IconMay Our Children Have Interesting Careers According to the RoperASW survey that has been tracking our definition of the good life since 1975, only 26% of Americans say they have an interesting job today, down from 40% in 1975. With as much time as adults spend on the job, how is it that most of us have careers that are not satisfying? How can we turn this around for our children, and perhaps ourselves? Jill Sanborne, creator of the MYCOOLCAREER.com career exploration Web site and Web radio show for teens and twenties, is out to increase the future job satisfaction among our youth. "What elements create career-love vary by the individual, and widely," says Sanborne. Sanborne has interviewed over 85 people who love their career, "but the two qualities that unite these diverse professionals are that their careers play to their strengths and that they find their careers personally interesting." These two qualities are also the ones that 60% of graduating high school seniors said, in a 2001 study, they wished someone had helped them determine before graduation. Sanborne says that all too often, how we choose college majors and careers has nothing to do with what kinds of career directions would make us happy, and that knowing our strengths and passions will lead to interesting careers. Sanborne says the three steps to a "cool" career are 1) career assessment, 2) exploration of career ideas for a reality-check, and 3) the education and training to get "there?" This week's career guest on MYCOOLCAREER.com 's Web radio show is John Payne, journalist and the music editor for the LA Weekly . Payne talks about his beloved career and offers advice to burgeoning. He says, "Read, read and read quality literature, and love what you do." Payne's career-love is created by an obsession for music, love for reading and a talent for writing. The LA Weekly is a large newsweekly in Los Angeles. MYCOOLCAREER.com is a career exploration website for teens and 20s with over 40,000 visitors per month. Sanborne, MYCOOLCAREER.com creator, studies careers, the future workplace, teens' dreams and provides solutions to the challenges they face in learning about and preparing for rewarding careers, is a regular talk show guest, and speaks to teens and parent audiences about how teens can prepare now for an awesome future in the new workplace. The site shows teens how to get to their own cool career in three steps. email: host@mycoolcareer.com Permission granted for use on DrLaura.com More >>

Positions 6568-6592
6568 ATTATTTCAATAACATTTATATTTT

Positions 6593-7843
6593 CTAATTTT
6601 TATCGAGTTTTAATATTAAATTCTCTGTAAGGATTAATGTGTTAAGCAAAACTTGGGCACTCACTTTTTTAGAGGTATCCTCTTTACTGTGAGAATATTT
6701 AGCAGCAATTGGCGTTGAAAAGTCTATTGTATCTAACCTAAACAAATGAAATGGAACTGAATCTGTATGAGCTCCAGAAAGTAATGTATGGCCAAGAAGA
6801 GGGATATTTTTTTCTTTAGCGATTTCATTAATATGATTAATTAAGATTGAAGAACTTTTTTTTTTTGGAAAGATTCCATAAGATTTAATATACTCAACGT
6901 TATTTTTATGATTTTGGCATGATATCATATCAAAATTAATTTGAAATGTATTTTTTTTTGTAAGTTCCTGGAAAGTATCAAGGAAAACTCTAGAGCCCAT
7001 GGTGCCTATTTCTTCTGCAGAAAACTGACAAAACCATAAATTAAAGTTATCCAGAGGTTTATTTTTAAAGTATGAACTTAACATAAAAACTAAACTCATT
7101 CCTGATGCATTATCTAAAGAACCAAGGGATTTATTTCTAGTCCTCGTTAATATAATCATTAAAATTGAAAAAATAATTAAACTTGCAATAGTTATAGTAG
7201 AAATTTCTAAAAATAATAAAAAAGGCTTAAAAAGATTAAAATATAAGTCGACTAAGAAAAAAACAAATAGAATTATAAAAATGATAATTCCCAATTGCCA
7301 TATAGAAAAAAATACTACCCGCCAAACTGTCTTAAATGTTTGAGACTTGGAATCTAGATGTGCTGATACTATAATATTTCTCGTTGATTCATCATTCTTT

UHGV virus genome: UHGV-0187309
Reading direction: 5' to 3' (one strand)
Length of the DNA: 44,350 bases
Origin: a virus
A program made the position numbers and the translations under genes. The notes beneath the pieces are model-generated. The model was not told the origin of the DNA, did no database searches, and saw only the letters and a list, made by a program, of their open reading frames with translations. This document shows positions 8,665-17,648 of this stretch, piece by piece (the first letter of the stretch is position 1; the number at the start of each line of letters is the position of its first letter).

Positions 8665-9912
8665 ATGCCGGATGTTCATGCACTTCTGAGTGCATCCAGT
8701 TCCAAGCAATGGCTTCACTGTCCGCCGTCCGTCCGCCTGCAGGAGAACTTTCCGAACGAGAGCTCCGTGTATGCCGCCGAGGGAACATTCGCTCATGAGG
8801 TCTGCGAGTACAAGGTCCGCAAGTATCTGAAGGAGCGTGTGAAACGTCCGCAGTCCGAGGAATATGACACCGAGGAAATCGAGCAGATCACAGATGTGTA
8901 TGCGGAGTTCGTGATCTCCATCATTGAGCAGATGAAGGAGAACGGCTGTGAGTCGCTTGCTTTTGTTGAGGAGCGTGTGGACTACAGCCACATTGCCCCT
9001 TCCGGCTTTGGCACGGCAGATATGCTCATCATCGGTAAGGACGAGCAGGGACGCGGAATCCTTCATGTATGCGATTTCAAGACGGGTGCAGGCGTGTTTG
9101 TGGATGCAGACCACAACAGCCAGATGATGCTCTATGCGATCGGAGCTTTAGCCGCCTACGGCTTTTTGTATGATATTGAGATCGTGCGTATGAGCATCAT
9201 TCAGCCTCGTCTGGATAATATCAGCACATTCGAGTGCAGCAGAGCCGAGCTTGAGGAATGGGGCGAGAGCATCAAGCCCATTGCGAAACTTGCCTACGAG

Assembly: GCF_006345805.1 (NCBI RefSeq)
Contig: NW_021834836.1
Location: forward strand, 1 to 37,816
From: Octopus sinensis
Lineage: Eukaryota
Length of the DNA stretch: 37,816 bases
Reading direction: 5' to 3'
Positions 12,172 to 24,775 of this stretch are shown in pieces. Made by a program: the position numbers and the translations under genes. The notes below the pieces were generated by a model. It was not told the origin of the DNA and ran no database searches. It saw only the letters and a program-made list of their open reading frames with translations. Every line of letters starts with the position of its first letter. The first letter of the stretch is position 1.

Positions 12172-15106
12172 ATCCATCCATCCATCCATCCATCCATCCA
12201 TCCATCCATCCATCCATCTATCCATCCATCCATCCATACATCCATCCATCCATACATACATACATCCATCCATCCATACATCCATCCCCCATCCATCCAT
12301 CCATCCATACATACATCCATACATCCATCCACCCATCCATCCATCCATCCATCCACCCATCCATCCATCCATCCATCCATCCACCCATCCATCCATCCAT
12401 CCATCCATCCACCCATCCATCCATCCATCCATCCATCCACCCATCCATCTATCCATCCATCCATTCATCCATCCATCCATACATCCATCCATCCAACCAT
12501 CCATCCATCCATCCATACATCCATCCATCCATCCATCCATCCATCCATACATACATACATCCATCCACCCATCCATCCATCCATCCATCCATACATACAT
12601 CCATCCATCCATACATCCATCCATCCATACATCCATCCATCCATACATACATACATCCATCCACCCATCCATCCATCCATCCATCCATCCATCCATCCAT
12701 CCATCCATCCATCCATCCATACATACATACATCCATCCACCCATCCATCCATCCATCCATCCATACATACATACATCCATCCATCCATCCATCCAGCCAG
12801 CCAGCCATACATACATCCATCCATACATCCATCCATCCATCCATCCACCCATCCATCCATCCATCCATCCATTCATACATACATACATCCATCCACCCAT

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05/07/2010